This article examines the textual and visual content of the first postwar primer in socialist Yugoslav Macedonia in order to understand the messages that it contains relating to techniques of militarization. After outlining the historical context in which this primer was developed, with reference to teachers’ memories and archival sources, the article analyzes the role of teaching materials in connection with the experience of the Second World War and the politics of the new communist state. This content analysis identifies six militaristic messages and values communicated to the pupils, who are addressed as future soldiers.

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Muhammad Ayaz Naseem and Georg Stöber

The concept of identity has evolved from an essentialist notion of a dominant group (which largely disregards the existence of plural identities or “patchwork identities” and their contextuality)2 into a notion that recognizes the discursive and fluid constitution of identities that are “constantly in the process of change and transformation.”3 Beyond academic debate about definitions, identity remains a relevant category in politics and society. Identity politics mobilize followers and supporters and may foster nation building. They are seldom unchallenged, for different discourses of identity often struggle for supremacy.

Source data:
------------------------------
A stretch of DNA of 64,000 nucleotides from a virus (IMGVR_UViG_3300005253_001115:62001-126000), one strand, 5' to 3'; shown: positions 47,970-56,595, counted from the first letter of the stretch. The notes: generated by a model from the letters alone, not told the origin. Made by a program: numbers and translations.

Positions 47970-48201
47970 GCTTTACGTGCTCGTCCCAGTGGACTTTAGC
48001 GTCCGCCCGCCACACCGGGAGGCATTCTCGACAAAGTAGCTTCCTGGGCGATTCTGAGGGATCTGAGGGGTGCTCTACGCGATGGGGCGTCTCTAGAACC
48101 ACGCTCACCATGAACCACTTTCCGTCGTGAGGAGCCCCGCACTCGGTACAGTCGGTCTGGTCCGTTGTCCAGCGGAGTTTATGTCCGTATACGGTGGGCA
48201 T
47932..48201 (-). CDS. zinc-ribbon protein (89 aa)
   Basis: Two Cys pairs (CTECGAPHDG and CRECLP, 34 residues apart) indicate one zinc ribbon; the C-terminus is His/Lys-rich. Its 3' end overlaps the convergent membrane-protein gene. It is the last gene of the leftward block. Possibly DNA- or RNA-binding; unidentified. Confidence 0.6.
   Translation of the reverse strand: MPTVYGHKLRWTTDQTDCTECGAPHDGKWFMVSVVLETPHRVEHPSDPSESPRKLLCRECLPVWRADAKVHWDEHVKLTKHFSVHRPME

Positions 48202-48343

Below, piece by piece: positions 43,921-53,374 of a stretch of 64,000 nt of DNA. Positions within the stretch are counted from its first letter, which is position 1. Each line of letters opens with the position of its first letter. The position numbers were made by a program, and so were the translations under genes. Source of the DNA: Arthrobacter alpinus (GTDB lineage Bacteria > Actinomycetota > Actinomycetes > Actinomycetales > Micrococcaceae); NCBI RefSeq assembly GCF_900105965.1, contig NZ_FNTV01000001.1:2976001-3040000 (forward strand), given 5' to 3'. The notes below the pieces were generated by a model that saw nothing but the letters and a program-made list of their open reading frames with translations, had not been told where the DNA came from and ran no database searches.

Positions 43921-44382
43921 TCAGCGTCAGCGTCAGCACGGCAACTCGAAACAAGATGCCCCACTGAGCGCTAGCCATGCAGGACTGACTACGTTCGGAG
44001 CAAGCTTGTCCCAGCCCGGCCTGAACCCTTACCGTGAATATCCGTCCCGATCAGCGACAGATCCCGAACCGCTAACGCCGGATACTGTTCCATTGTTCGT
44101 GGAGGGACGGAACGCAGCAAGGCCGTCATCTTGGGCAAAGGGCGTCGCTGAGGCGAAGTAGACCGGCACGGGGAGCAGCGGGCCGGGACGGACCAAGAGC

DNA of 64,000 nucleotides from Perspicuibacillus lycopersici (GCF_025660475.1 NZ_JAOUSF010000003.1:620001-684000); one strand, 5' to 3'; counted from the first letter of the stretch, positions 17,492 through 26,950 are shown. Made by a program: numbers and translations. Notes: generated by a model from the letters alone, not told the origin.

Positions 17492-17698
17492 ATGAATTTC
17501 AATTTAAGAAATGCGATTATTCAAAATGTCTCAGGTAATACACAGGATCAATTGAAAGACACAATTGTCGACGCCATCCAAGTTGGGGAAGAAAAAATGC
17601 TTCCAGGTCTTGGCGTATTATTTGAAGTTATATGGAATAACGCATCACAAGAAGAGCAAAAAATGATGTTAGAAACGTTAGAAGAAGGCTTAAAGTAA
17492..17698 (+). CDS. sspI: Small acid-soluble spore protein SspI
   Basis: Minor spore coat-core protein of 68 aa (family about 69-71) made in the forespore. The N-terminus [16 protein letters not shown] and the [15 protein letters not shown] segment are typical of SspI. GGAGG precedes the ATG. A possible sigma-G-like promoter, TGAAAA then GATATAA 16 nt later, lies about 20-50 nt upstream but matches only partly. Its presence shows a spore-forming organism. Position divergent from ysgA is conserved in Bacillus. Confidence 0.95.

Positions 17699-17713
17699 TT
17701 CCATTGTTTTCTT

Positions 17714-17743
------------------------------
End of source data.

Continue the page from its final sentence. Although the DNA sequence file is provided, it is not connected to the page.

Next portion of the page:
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Yoshiko Nozaki and Mark Selden

Japan's right-wing nationalists have launched three major attacks on school textbooks over the second half of the twentieth century. Centered on the treatment of colonialism and war, the attacks surfaced in 1955, the late 1970s, and the mid-1990s. This article examines three moments in light of Japanese domestic as well as regional and global political contexts to gain insight into the persistent problem of the Pacific War in historical memory and its refraction in textbook treatments. There are striking similarities as well as critical di erences in the ways the attacks on textbooks recurred and in the conditions of political instability.